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Qantas operates world’s first zero waste flight

Qantas

The first-ever commercial flight to produce no landfill waste took to the skies this morning, marking the start of Qantas’ plan to cut 100 million single-use plastics by end-2020 and eliminate 75 per cent of the airline’s waste by end-2021.

All inflight products on board QF739, flying from Sydney to Adelaide and staffed by cabin crew from the Qantas ‘Green Team’, will be disposed of via compost, reuse or recycling.

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About 1000 single-use plastic items were substituted with sustainable alternatives or removed altogether from the flight, including individually-packaged servings of milk and Vegemite.

Alternative products used during the flight include meal containers made from sugar cane and cutlery made from crop starch, all of which is fully compostable.

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At the end of the meal service, Qantas cabin crew collected the items left over for reuse, recycling or composting in multiple waste streams.

Customers used digital boarding passes and electronic bag tags where possible, with staff on hand to make sure any paper passes and tags were disposed of sustainably.

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The Qantas lounges at Sydney Airport’s domestic terminal also went ‘green’ for the flight, with multiple waste streams in use.

In its effort to remove 100 million single use plastic items every year by the end of 2020, Qantas and Jetstar will replace 45 million plastic cups, 30 million cutlery sets, 21 million coffee cups and 4 million headrest covers with sustainable alternatives.

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The zero waste flight will be 100 per cent carbon offset. Qantas operates the largest carbon offset scheme in the aviation industry, with a passenger offsetting their flight every minute. From mid-2019, customers will earn 10 Qantas Points for every dollar spent offsetting their travel from Australia, which is the highest standard earn rate of any frequent flyer initiative.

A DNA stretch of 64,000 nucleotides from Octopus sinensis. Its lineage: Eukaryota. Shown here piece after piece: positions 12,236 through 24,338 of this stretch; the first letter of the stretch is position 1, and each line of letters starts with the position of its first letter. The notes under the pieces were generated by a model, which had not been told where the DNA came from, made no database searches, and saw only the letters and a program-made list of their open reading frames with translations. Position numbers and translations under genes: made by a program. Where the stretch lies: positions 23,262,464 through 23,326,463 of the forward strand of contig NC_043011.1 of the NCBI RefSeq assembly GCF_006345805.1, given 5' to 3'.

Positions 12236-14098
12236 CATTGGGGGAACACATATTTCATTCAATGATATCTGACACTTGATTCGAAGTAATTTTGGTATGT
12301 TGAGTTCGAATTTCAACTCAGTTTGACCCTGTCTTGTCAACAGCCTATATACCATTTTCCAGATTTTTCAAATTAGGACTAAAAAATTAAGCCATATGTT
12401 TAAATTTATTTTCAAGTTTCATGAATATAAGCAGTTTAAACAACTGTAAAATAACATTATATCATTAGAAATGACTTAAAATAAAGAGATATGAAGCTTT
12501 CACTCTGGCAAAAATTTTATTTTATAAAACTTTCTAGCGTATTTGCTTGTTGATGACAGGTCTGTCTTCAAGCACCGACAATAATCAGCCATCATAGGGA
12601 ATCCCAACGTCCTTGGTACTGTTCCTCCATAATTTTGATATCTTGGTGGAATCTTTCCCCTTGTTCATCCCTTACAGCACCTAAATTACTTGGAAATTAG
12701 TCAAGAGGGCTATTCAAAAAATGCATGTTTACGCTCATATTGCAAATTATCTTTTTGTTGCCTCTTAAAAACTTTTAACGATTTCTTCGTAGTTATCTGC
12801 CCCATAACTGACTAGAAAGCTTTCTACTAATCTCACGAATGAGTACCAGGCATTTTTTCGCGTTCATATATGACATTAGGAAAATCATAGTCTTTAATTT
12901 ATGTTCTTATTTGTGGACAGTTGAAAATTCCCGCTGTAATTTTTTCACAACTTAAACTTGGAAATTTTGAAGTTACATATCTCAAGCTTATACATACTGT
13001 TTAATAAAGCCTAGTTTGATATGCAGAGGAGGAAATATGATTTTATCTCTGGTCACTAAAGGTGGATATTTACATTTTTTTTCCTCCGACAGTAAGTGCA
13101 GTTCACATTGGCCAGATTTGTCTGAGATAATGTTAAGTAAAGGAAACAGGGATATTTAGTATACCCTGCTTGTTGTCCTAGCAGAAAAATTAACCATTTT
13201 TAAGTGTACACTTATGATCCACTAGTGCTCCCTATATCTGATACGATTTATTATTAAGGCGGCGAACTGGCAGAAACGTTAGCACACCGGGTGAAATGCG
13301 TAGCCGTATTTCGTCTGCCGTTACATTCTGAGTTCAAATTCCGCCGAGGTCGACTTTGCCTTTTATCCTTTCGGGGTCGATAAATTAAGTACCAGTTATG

Last year, Qantas operated the first biofuel flight between Australia and the United States using biofuel processed from mustard seed, and in 2012 Qantas and Jetstar operated Australia’s first biofuel trial flights.

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More information can be found in this factsheet.

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He is an aviation journalist and the founder of Jetline Marvel. Dawal gained a comprehensive understanding of the commercial aviation industry.  He has worked in a range of roles for more than 9 years in the aviation and aerospace industry. He has written more than 1700 articles in the aerospace industry. When he was 19 years old, he received a national award for his general innovations and holds the patent. He completed two postgraduate degrees simultaneously, one in Aerospace and the other in Management. Additionally, he authored nearly six textbooks on aviation and aerospace tailored for students in various educational institutions. jetlinem4(at)gmail.com

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